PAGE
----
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An analysis of the CARDIA study by investigators at UCSF suggests a recommendation of 5 hours of physical activity per week may be more appropriate than the current ACC/AHA recommendation for reducing the risk of hypertension.
This article was originally published on PracticalCardiology.com.
A new study suggests patients may need twice the current recommended level of physical activity to prevent hypertension.
The analysis, which was conducted by investigators at the UCSF Benioff Children’s Hospitals, found 5 hours per week of physical activity was a more appropriate recommendation for preventing hypertension than the ACC/AHA recommendation of 150 minutes per week.
"Nearly half of our participants in young adulthood had suboptimal levels of physical activity, which was significantly associated with the onset of hypertension, indicating that we need to raise the minimum standard for physical activity," said Jason Nagata, MD, of the UCSF Division of Adolescent and Young Adult Medicine, in a statement. "This might be especially the case after high school when opportunities for physical activity diminish as young adults transition to college, the workforce and parenthood, and leisure time is eroded."
Using the 2017 American College of Cardiology/American Heart Association guidelines for physical activity, investigators hoped to develop a greater understanding of adherence to physical activity guidelines among young adults and the incidence of hypertension later in life. To do so, investigators designed their study as an analysis of data from the Coronary Artery Risk Development in Young Adults (CARDIA) study participants, which provided prospective data related to physical activity levels in early adulthood and incidence of hypertension approximately 30 years later.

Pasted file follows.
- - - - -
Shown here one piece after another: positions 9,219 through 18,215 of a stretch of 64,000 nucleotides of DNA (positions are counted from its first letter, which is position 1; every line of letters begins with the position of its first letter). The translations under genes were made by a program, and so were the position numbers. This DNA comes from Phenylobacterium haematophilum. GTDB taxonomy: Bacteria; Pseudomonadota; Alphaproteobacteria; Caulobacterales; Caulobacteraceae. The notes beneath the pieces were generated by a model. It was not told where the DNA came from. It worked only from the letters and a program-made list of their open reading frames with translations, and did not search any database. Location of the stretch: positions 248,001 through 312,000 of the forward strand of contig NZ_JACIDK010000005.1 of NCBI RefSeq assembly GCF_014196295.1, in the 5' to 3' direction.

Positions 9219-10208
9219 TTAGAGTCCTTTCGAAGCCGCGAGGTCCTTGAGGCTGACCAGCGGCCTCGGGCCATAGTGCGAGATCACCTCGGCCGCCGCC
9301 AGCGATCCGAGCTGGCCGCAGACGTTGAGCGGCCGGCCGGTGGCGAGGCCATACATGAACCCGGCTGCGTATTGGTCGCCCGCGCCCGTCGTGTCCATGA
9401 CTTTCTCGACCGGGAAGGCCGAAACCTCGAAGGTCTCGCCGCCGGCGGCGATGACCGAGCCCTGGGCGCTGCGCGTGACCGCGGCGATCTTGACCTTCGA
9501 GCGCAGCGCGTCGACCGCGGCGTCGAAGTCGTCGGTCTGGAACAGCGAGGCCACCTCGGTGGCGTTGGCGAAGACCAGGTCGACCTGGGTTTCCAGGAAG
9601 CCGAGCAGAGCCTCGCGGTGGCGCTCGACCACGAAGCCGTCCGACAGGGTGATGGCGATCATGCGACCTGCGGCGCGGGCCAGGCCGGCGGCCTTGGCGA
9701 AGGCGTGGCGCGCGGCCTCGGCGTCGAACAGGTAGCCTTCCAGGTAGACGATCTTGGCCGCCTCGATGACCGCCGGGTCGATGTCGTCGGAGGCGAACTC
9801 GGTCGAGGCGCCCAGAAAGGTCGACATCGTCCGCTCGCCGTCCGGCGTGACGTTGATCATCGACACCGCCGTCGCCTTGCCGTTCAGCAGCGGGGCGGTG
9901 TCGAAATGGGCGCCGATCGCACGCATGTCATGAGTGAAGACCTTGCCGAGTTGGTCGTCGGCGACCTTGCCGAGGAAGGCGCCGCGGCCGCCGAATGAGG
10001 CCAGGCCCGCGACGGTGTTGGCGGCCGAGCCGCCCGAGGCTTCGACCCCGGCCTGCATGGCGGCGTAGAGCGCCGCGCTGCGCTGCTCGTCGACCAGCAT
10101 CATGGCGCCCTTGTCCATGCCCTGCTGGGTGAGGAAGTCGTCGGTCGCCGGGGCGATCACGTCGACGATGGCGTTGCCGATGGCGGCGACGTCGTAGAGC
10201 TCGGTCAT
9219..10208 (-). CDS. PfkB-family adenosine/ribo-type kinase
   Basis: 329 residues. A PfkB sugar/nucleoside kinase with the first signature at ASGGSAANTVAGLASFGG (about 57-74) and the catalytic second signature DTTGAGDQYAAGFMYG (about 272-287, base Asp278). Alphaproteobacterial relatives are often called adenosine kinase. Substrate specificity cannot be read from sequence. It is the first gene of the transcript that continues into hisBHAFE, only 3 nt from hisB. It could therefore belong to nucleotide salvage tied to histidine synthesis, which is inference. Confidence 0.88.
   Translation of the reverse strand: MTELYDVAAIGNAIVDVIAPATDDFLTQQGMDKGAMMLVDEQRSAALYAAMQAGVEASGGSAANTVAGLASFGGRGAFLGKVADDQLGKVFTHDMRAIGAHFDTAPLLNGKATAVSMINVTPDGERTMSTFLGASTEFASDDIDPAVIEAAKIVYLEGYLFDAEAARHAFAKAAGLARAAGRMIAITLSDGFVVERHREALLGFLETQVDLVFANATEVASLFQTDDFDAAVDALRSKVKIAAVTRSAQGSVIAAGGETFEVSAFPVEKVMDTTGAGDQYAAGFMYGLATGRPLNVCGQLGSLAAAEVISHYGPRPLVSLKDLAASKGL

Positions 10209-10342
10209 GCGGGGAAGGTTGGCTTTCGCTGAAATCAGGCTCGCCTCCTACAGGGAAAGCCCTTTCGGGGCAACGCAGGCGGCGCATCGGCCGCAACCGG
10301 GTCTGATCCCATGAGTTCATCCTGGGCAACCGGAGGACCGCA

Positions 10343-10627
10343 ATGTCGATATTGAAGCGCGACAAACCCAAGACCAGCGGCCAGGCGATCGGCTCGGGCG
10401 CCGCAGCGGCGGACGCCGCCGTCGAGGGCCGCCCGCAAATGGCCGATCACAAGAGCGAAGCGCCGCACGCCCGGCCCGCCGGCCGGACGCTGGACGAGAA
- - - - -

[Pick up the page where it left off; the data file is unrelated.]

In addition to establishing a recommendation of 150 minutes per week of moderate-intensity aerobic activity (300 exercise units [EU]), the ACC/AHA guideline also lowered the threshold for hypertension to 130/80 mmHg. Investigators hoped to use pooled logistic models to estimate associations of meeting the minimum guideline recommendation of 150 minutes or twice the minimum guideline recommendation (600 EUs) with hypertension later in life, after adjusting for factor including but not limited to sex, race, family history of hypertension or cardiovascular disease, years of education, smoking status, alcohol use, and BMI.
Of the 5115 patients included in the CARDIA study, 5114 provided consent for inclusion beyond baseline examinations and were included in the current analysis. Of these, 51.6% were Black and 45.5% were men. By the age of 60, 73.1% of participants in the CARDIA study had developed hypertension.
Baseline analyses revealed physical activity rates were lowest among Black women from the ages of 18-60 years. In contrast, Black men reported the highest levels of physical at 18 years but this declined considerably from young adulthood to the end of middle age.
In adjusted models, each EU decrease in physical activity score at 18 years of age was associated with 4% (95% CI, 1-7; P=.002) greater odds of developing hypertension. Additionally, each 1-unit reduction per year in physical activity score was associated with 2% (95% CI, 1-3; P=.001) greater annual odds of developing hypertension.
Further analysis indicated meeting twice minimum physical activity guidelines at 18 years (OR, 0.82; 95% CI, 0.71-0.93; P=.002) and throughout the course of the follow-up (OR, 0.78; 95% CI, 0.66-0.91; P=.002) was associated with lower odds of developing hypertension. Investigators also pointed out having high levels of physical activity at 18 and dramatic subsequent losses, which were defined as an annual loss of more than 2.5 EUs per year, was associated with 4 times greater odds of developing hypertension (aOR, 4.11; 95% CI, 2.58-6.52).
"Teenagers and those in their early twenties may be physically active but these patterns change with age. Our study suggests that maintaining physical activity during young adulthood—at higher levels than previously recommended—may be particularly important,” added senior investigator Kirsten Bibbins-Domingo, MD, PhD, of the UCSF Department of Epidemiology and Biostatistics.
This study, “Physical Activity and Hypertension From Young Adulthood to Middle Age,” was published in the American Journal of Preventive Medicine.